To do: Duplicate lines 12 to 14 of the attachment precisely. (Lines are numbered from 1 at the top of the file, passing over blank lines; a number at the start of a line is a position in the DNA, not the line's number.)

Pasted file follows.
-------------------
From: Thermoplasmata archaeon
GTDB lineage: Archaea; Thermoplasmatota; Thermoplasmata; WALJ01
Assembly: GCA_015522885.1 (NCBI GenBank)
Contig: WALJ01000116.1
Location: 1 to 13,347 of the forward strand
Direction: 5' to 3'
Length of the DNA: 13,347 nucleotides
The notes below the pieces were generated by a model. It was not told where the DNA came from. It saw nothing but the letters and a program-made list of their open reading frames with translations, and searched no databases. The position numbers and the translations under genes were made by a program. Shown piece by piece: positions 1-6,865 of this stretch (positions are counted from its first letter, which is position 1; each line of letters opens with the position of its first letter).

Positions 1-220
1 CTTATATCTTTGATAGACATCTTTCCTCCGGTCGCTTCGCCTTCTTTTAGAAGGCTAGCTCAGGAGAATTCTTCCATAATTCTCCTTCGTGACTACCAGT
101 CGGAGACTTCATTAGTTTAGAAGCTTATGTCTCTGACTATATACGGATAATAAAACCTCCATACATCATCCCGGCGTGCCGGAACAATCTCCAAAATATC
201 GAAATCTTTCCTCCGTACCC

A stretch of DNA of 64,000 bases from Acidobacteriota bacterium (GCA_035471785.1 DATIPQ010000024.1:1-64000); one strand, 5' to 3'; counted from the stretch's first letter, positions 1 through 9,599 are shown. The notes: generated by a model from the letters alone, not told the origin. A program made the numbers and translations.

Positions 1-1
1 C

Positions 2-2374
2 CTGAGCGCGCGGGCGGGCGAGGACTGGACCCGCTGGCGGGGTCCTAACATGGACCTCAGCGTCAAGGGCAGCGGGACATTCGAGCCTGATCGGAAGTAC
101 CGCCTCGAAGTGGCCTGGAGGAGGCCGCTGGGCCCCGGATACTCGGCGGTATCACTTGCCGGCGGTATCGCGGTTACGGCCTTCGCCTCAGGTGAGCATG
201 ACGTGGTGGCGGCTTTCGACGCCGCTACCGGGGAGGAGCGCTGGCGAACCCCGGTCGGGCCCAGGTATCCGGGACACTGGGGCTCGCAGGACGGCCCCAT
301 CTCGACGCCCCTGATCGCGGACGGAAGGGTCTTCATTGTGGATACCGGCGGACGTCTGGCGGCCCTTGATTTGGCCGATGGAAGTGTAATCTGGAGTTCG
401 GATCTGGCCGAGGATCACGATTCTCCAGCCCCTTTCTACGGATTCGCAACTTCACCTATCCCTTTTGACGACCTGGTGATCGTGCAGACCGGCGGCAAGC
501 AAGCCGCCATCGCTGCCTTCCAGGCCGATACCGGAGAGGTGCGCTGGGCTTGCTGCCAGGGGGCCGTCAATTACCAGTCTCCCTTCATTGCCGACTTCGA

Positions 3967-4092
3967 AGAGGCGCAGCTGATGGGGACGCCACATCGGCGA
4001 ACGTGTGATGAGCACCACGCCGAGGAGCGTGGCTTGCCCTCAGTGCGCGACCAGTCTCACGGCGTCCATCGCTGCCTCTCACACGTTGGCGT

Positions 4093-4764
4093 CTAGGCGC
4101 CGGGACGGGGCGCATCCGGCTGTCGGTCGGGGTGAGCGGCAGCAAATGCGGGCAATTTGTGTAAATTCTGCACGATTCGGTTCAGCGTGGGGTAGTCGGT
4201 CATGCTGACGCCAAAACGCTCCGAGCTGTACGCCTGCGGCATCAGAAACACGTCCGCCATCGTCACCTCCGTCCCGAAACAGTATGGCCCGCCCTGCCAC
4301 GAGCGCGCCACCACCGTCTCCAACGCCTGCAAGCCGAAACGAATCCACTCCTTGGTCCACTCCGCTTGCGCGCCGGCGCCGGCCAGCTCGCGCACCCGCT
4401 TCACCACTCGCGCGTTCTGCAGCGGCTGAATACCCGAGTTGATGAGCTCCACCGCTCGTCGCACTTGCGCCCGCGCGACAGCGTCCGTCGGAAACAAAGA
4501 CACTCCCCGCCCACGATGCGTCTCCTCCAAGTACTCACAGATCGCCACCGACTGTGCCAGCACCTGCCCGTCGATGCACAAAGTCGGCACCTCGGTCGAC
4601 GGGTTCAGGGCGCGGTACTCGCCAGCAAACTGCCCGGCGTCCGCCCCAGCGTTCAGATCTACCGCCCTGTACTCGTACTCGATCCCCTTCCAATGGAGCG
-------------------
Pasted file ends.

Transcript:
201 GAAATCTTTCCTCCGTACCC

A stretch of DNA of 64,000 bases from Acidobacteriota bacterium (GCA_035471785.1 DATIPQ010000024.1:1-64000); one strand, 5' to 3'; counted from the stretch's first letter, positions 1 through 9,599 are shown. The notes: generated by a model from the letters alone, not told the origin. A program made the numbers and translations.

Positions 1-1